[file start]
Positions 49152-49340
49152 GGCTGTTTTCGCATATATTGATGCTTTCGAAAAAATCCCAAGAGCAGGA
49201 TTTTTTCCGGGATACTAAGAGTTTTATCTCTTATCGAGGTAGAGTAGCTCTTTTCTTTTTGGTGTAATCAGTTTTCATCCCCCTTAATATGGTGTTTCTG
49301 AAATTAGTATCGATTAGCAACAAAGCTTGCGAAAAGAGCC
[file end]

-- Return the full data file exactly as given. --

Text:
Positions 49152-49340
49152 GGCTGTTTTCGCATATATTGATGCTTTCGAAAAAATCCCAAGAGCAGGA
49201 TTTTTTCCGGGATACTAAGAGTTTTATCTCTTATCGAGGTAGAGTAGCTCTTTTCTTTTTGGTGTAATCAGTTTTCATCCCCCTTAATATGGTGTTTCTG
49301 AAATTAGTATCGATTAGCAACAAAGCTTGCGAAAAGAGCC